• May 10, 2013 at 6:53 am —

        Dan, I think your analogy is a little misleading. At the dance, students aren’t deliberately attired to represent the school as a matter of compulsion.

        A run-through banner is self-descriptive. There’s really nothing else to do with it. It is a coercion. It’s a school event with representatives in the school (the cheerleaders and team) explicitly endorsing an explicitly Christian text. Certainly in my schools, there was a conduct contract that athletes had to obey regarding their behavior while in uniform, home, away, on campus, off campus, specifically because the students while wearing school uniforms were representing the school.

        Let’s say there are three coaches, 24 players, and six cheerleaders. Even of it’s not an a directly administrative maneuver, the students are still about 91% of the school’s representatives at the game (we’re not counting the marching band, here, though that could drop the aid school representative percent to less than 1% depending on the school). Unlike the coaches, they are absolutely the most visible.

        This is very much an elevation of one specific religion over others by a public institution which is in direct conflict with the first amendment.

        I just moved out of a very Jesus-happy town, and there were Jesus and God messages all over the place, but none of them were created by faculty nor specifically given prominence at school events. This is giving them prominence (even if they’re not created by faculty).

      • May 10, 2013 at 8:03 am —

        I’m not sure I would qualify anything cheerleaders or players are instructed to do by their coaches (create, hold, or run through the banner) as “voluntary.” It’s voluntary in that they can quit the team if they don’t like it, but in no other way, more than likely; it’s expected of them as members of their respective teams. It’s how every football game starts. Usually the banners say “Go TEAM Beat North!” or whatever.

        School dances (and homecoming or prom courts) are relentlessly heteronormative, you’re right, but that’s not illegal.

  5. May 10, 2013 at 9:00 pm —

    DrShell, it would be another thing (as I stated before) if they were instructed to do this by coaches, or at least if they were instructed by authority figures to use specific content. In fact I conceded that this would be impermissible. None of the sources I find show that this occurred, though. The question is about what kind of speech the school is able to ban when students are wearing uniforms.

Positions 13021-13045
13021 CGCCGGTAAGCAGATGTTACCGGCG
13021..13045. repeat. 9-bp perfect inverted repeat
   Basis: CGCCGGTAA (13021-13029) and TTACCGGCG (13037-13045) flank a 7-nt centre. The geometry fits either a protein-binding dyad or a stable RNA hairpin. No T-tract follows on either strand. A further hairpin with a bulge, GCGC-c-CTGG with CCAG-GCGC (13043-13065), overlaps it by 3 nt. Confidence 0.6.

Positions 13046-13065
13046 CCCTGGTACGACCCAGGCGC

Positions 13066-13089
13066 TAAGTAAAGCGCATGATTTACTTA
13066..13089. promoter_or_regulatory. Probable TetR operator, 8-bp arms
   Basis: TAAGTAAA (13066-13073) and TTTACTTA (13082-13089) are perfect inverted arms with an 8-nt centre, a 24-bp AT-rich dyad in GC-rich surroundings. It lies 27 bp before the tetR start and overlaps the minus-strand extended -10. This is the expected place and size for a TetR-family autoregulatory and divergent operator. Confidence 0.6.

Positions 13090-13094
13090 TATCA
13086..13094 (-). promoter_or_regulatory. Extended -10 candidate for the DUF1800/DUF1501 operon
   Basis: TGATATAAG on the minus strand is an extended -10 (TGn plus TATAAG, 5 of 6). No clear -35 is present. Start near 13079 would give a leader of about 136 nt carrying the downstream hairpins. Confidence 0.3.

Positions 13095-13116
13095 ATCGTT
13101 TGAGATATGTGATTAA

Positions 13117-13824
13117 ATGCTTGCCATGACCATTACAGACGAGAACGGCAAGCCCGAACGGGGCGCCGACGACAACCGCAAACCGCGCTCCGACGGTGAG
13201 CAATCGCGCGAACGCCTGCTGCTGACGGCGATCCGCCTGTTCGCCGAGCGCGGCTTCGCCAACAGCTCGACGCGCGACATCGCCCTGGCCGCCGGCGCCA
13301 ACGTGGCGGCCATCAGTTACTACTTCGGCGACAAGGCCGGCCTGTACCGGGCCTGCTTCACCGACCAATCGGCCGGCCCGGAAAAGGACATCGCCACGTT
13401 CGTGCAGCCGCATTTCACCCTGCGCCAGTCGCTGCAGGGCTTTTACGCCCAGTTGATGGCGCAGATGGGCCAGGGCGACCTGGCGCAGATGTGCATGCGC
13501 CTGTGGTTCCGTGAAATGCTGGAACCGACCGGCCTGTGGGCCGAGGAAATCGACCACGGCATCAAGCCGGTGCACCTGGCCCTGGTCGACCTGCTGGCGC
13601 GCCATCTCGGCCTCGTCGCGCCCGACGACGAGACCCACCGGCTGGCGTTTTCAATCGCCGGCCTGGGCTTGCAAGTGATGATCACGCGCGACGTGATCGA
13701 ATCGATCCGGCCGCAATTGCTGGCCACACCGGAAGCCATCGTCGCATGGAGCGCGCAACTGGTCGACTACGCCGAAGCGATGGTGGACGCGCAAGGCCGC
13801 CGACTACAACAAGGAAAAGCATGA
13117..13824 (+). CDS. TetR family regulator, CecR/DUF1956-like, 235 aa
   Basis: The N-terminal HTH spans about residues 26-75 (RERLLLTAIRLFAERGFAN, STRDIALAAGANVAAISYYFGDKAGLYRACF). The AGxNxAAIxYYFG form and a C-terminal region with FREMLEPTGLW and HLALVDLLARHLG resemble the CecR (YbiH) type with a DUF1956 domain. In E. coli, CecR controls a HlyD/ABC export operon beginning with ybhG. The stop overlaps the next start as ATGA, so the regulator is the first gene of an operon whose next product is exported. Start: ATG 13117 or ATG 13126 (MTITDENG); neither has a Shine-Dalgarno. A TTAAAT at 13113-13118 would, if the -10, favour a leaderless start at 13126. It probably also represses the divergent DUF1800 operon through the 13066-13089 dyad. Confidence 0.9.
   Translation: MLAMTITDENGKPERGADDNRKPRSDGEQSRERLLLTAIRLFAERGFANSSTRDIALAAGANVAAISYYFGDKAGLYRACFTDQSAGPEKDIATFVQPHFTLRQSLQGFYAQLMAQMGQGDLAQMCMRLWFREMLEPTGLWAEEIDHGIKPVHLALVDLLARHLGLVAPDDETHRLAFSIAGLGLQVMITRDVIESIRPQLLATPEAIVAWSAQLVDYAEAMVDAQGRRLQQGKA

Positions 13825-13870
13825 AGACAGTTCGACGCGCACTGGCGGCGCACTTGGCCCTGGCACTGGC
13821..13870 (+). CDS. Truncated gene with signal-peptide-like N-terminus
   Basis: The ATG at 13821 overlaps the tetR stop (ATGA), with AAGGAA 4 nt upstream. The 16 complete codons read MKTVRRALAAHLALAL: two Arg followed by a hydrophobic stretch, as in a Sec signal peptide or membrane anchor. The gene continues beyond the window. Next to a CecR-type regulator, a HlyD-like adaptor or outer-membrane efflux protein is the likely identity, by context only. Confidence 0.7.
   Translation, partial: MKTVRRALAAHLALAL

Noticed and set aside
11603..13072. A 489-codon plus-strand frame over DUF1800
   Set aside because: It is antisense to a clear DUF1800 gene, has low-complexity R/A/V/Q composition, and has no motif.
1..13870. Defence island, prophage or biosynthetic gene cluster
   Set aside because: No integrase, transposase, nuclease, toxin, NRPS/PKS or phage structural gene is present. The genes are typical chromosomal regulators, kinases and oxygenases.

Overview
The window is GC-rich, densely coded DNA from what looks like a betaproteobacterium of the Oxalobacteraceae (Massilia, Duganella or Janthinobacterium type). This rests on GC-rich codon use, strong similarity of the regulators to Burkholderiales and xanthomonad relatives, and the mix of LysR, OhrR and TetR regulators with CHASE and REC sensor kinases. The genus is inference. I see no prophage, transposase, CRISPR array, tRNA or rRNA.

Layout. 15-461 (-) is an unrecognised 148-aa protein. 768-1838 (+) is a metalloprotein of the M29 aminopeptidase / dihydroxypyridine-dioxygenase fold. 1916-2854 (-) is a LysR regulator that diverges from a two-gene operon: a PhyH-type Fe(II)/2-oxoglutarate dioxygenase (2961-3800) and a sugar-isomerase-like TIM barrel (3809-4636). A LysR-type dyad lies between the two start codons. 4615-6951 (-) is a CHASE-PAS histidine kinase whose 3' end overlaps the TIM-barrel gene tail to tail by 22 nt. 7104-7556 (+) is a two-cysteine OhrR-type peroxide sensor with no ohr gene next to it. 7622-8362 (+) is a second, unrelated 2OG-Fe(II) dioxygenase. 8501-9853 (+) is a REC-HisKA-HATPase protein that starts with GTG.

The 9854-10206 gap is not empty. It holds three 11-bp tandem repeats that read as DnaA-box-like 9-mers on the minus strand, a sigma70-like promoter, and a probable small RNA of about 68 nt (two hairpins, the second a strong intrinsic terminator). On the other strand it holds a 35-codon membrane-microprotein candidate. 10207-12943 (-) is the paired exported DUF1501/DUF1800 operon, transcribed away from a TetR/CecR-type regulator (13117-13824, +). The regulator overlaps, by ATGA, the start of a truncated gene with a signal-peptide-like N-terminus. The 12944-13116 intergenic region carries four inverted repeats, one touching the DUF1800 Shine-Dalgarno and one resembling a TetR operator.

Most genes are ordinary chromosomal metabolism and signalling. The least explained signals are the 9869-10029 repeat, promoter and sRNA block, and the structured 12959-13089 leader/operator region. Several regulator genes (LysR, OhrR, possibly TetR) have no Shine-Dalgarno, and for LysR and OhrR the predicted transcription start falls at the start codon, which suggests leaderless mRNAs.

Miserlyoldman, no analogy is perfect but I chose that particular one because homecoming dances are, to an extent, about the football team. It is reasonable to enforce a code of conduct when students are wearing uniforms that ‘represent he school’, but the question is whether it is legally (not ethically or morally) permissible to tell them they can’t engage in personal religious expression while in uniform. Let’s say one of the cheerleaders is Muslim. Is she therefore not allowed to wear a headscarf on the field? That also constitutes an endorsement of religion by a uniformed school representative…

    • May 10, 2013 at 9:03 pm —

      There is also a second half of the first amendment in play here (which no one else has acknowledged), about “prohibiting the free exercise thereof.” The question is whether students just by virtue of wearing uniforms are therefore to be considered government actors or private citizens.

      • May 10, 2013 at 10:22 pm —

        Dan, I understand your argument, I do. I just disagree. I’m not sure I’m making my position clear, though: I’m not arguing that the coaches are dictating the Bible verses. I have no trouble believing that was a student-led idea. I’m saying that’s irrelevant to the problem, which is, even if every single current member of the squad totally supports this–and every single member of the football team as well–by allowing these students to use a school event to promote their religion, they endorse the religion and limit the possibility that future students will join those teams if they aren’t Christians. And that tyranny of the majority should not be allowed. There’s no reason to allow it in any case; it has nothing to do with football and everything to do with promoting religion. Your head scarf example doesn’t apply here; that would be a personal, single choice that would not implicate anyone else in the group. Holding the banner and running through the banner are required of the cheerleaders and players, so even if the coaches aren’t dictating the verses on the banners, they are tacitly endorsing it by allowing all participants to be coerced by their peers in this way. It’s not right. And there’s no good reason for it. If you want to exercise your free speech, wear your John 3:16 shirt to school or to the game if you’re a fan. When you’re in school uniform performing required duties of that role, you need to stick to those duties.